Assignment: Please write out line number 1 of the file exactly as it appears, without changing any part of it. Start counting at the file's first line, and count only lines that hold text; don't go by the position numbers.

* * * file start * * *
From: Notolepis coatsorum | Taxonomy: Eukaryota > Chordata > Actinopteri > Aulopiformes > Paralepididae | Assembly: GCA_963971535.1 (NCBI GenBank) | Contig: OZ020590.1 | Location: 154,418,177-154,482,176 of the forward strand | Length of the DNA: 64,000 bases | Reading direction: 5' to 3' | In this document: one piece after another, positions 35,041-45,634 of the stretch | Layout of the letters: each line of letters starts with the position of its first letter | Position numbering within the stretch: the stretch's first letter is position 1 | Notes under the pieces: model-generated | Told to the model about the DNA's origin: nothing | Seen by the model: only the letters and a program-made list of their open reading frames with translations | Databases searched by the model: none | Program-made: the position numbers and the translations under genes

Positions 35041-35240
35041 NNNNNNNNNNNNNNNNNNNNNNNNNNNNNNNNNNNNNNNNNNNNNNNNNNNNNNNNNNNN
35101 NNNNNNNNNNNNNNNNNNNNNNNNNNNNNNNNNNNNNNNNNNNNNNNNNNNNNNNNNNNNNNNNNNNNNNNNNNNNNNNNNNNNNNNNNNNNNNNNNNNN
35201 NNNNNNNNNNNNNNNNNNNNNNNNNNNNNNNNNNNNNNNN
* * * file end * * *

From: Notolepis coatsorum | Taxonomy: Eukaryota > Chordata > Actinopteri > Aulopiformes > Paralepididae | Assembly: GCA_963971535.1 (NCBI GenBank) | Contig: OZ020590.1 | Location: 154,418,177-154,482,176 of the forward strand | Length of the DNA: 64,000 bases | Reading direction: 5' to 3' | In this document: one piece after another, positions 35,041-45,634 of the stretch | Layout of the letters: each line of letters starts with the position of its first letter | Position numbering within the stretch: the stretch's first letter is position 1 | Notes under the pieces: model-generated | Told to the model about the DNA's origin: nothing | Seen by the model: only the letters and a program-made list of their open reading frames with translations | Databases searched by the model: none | Program-made: the position numbers and the translations under genes